Presentation Arts Centre in Enniscorthy is the most perfect building. An old convent, the conversion to secular building retains the stained glass windows and ornate carved wooden beams arching overhead. When one walks into the hall it is breath-taking, literally, in its beauty. And, as with all ecclesiastical architecture, the acoustics are impeccable. This was the venue for the ‘Open Mic’ run by the Wexford Focal Literary Group and I had been very kindly invited to read. It was my first public reading (unless one counts a reading at EroticaUK of a slightly different nature) and I was relaxed as a newbie on their opening night which is not very much at all. Still a glass of red wine and a lovely welcome from guests already assembled soon calmed those incipient nerves.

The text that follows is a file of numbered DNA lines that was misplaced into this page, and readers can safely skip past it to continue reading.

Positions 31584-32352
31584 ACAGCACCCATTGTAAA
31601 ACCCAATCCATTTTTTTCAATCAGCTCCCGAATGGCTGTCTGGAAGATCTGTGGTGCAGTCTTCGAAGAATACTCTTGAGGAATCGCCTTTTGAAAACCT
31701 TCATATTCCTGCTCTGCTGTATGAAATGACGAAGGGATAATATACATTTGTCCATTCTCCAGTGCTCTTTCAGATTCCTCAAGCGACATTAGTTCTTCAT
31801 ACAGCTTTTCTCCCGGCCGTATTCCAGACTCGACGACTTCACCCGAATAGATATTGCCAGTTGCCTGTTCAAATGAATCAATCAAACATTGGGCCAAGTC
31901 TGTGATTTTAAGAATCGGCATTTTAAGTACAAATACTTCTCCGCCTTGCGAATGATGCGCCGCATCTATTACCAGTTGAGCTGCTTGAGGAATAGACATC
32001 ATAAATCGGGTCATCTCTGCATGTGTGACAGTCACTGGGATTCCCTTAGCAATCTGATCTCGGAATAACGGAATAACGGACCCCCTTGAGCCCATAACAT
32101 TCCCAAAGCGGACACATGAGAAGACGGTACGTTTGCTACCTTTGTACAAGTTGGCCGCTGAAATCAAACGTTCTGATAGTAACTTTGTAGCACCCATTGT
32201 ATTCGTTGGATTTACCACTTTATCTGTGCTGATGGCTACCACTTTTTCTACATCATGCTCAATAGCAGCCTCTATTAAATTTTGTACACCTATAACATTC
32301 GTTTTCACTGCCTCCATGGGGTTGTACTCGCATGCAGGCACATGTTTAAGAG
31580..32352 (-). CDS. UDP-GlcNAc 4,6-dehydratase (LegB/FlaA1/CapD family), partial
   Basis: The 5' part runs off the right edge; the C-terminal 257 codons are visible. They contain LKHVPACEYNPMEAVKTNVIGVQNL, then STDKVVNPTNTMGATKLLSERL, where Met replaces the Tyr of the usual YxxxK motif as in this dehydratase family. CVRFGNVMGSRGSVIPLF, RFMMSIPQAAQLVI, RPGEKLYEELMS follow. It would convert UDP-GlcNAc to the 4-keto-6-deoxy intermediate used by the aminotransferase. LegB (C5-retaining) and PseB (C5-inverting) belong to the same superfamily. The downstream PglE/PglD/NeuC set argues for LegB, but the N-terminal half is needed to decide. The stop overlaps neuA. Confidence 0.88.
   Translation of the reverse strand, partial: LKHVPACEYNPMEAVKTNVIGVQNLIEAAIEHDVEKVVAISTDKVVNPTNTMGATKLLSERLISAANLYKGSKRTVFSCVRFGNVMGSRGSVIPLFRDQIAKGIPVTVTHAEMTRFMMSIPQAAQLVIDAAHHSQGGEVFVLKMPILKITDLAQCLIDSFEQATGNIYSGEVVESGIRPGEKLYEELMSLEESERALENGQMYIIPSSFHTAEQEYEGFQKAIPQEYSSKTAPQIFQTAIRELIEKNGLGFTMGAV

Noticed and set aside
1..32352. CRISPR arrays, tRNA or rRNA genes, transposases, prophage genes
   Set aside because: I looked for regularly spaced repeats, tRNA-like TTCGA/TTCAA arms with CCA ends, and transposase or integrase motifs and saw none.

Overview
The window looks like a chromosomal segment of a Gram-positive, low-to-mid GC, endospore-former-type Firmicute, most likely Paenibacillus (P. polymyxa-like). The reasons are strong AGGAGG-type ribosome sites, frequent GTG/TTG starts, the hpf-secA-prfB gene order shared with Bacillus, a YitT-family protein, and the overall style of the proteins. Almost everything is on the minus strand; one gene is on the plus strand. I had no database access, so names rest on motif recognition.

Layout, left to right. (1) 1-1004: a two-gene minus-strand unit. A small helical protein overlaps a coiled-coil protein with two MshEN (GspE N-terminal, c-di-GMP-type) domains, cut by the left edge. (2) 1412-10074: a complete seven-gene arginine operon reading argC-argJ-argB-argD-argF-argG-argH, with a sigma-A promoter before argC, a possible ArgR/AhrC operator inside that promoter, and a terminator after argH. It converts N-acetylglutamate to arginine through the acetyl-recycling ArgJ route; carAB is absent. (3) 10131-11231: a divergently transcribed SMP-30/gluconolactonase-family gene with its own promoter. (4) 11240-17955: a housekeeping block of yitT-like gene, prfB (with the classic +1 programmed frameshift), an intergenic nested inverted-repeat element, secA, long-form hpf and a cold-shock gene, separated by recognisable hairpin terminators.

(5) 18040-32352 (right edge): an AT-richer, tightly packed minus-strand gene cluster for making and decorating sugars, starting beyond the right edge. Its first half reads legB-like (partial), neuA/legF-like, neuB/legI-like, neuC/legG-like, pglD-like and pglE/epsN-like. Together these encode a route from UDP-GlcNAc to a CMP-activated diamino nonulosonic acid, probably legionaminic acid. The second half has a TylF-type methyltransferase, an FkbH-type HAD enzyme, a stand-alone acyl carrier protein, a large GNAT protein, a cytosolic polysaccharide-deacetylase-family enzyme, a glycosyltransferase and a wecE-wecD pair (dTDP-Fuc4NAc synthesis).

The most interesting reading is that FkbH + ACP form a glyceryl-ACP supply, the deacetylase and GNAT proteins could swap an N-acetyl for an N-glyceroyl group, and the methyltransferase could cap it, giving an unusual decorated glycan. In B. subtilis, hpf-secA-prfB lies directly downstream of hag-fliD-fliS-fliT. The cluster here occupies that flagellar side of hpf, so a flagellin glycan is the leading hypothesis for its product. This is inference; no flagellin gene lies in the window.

I had another practical reason to feel nervous. My youngest child had just begun college in Dublin and had, it seemed, emptied her bedroom lock stock and barrel to her digs in Dublin. The tidy bed at home did not look lived in, at least not the way it was normally strewn with clothes, books and electronic devices. She had taken other items from around the house, in a weekly drip drip loss of goods. On the last return to Dublin the printer had been the official casualty and now resided snug in her new digs. As a result I had to ring her and ask her to print out my reading. I am pleased to say my daughter has become parsimonious in her new student life to the extent that she managed to fit my 2000 or so words onto just three pages by using tiny fonts and carefully printing on both sides. I was less pleased that I would now have to read the tiny text on stage and had resorted to digging out a pair of random reading glasses – the thick, cheap kind you find at shop tills – with which to tackle my work.